“No open heart patient, especially a fresh open heart, dies in this unit with a closed chest - that’s our motto.” This is from my orientation tour by an assistant nurse manager of another CTICU (Cardiac / Thoracic). She was pointing out which code carts were equipped with “chest trays.” I have not seen this so far, but a chest tray will be including some kind of scissors for cutting the sternum and an instrument for spreading the ribs. The idea is to have quick access of the heart in case a complication develops after surgery. The motto is about the ones that die. You can add something like, "whether there is any chance it will help or not," if you like. It is there silently already.
“When all you have is a hammer, everything looks like a nail.” That is my motto. I have noticed that all codes are not equal. In MICUs (Medicine), the codes are generally chemical codes – the doctors look at the patient’s labs and inject drugs to try to get the heart going and to correct any imbalances that may have caused the problem. I favor these over the other types because the doctors are more able to determine whether or not there is any point in continuing. MICUs tend to have the highest mortality rates in their hospitals because they get the endstage, inoperable cases. When death is expected, there is less need for dramatic gestures or heroic attempts.
In case my readers are not aware, I should mention that the statistics for meaningful survival of a real code are dismal – like why do we even bother dismal, maybe we are doing more harm than good dismal. By “meaningful survival” I mean a return to anything approaching normal consciousness and by “real code” I mean when there has been full cardiac or respiratory arrest. If memory serves, it is under 5% of those who are “saved” who ever leave the hospital (just like on TV).
In SICUs (Surgical) the surgeons seem to feel compelled to open the patient’s belly. This makes the least sense to me of all the interventions, but I gather they are looking to release pressure that may be constricting the lungs and for bleeds. I have seen this done a few times with no impact of the final outcome.
Trauma ICUs seem to favor chest tube insertion and their codes tend to go on and on. I saw one where the patient’s heart was stopped for fifteen minutes. We finally did get it going again, but what was left after that I would not care to speculate. After the code the charge nurse, Matt, gathered the rest of the nurses on the unit in another patient’s room to debrief. This is the only time I have seen this, although it really ought to be done after every code. I guess Matt was trying to seize the moment, but the choice of venue was unfortunate. The patient was totally out of it, but a relative was visiting. Matt had his back to the family member, who was standing just behind him. I have often wondered if the Matt realized the family member was there or not. The woman was so close to him, it is hard to believe Matt did not know. Maybe he thought it was another nurse.
Matt asked if anyone saw room for improvement. Not wanting to be too obvious with the visitor right there, I held out my arms and pantomimed ineffective chest compressions. Two male nurses and two female nurses had been doing the compressions. The patient had an A-line, so you could see the blood pressures they were generating. The men were generating systolic pressures in the 60s, which is pretty good for chest compressions, but the girls were only going through the motions, not even putting their weight into it, and they were not generating any pressure at all.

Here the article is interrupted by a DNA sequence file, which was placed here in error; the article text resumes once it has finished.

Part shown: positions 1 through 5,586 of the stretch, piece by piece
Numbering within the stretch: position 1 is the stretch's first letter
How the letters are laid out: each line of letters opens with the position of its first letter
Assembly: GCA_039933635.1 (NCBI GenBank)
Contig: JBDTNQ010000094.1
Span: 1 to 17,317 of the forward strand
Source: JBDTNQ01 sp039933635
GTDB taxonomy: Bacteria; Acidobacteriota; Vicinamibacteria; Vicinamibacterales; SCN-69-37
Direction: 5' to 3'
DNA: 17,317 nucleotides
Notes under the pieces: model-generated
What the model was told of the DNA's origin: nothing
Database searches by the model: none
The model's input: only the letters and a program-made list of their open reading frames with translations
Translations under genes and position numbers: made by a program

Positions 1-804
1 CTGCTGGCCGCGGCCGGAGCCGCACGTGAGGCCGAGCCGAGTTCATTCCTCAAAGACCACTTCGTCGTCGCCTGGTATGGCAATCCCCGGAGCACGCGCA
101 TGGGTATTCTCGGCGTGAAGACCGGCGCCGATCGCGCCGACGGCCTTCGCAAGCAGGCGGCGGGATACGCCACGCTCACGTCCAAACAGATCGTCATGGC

If you are wondering, I did not say anything during the code. I was just there for the day and the attitude was that trauma nurses were better than anyone else. Matt had been in there (he was one of the men who had given good compressions) and if he was not saying anything there was no place for me to. I was glad of the opportunity that came with the debriefing, but Matt just nodded and acknowledged, “The chest compressions,” without elaborating. Apparently he did not feel up to confronting the girls either. He moved on, listing his observations.
We had taken too long to put the back-board under the patient (this gives a solid surface to do compressions against instead of the bed mattress), and we had taken too long to bring the chest tube insertion tray. I watched the discomfort grow in the expression of the family member.
It had taken about ten minutes for the chest tube insertion tray to show up. The fellow who was going to do the insertion had called for it repeatedly with mounting frustration. Apparently it had not been in the usual place, but the task had also not been properly assigned and no one had taken ownership. Matt tried to put some gentle pressure on the nurses to do better next time, but the nurse who had brought the tray in the end felt accused and became defensive. Matt met her forceful renditions of various versions of “It wasn’t me!” with versions of “I am not trying to assign blame, we are just doing this so we can improve…,” but the nurse could not back down and the debriefing unraveled. The family member now seemed even more unsettled, but had no one to talk to. We disbursed and went our separate ways. I guess that is why we do not do the debriefings more often. Too much headache.